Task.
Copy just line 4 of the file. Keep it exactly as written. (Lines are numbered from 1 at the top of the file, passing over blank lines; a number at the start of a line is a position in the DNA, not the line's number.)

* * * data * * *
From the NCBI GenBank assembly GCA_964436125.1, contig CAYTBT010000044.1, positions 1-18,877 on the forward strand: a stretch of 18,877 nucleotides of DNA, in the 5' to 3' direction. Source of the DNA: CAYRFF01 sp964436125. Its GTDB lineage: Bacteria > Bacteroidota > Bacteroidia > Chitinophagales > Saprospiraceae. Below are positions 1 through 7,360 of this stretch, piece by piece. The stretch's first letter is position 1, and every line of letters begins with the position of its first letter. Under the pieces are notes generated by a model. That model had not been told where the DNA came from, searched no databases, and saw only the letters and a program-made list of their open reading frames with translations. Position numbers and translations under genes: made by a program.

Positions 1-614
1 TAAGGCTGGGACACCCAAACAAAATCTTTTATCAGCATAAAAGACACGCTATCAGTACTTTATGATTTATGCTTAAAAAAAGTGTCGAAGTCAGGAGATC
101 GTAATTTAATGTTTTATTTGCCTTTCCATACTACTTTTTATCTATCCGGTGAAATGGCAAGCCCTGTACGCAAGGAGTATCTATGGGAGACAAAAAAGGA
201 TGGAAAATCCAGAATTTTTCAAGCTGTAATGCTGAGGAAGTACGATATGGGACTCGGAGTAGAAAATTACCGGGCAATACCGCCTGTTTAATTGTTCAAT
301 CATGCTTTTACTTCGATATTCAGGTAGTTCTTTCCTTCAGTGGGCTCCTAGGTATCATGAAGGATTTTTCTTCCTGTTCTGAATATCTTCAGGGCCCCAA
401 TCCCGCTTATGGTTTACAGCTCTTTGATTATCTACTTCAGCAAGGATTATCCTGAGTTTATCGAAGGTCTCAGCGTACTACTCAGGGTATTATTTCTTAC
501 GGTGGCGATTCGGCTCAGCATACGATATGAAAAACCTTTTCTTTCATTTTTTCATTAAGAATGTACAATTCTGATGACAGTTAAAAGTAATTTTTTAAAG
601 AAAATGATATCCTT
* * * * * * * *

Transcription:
101 GTAATTTAATGTTTTATTTGCCTTTCCATACTACTTTTTATCTATCCGGTGAAATGGCAAGCCCTGTACGCAAGGAGTATCTATGGGAGACAAAAAAGGA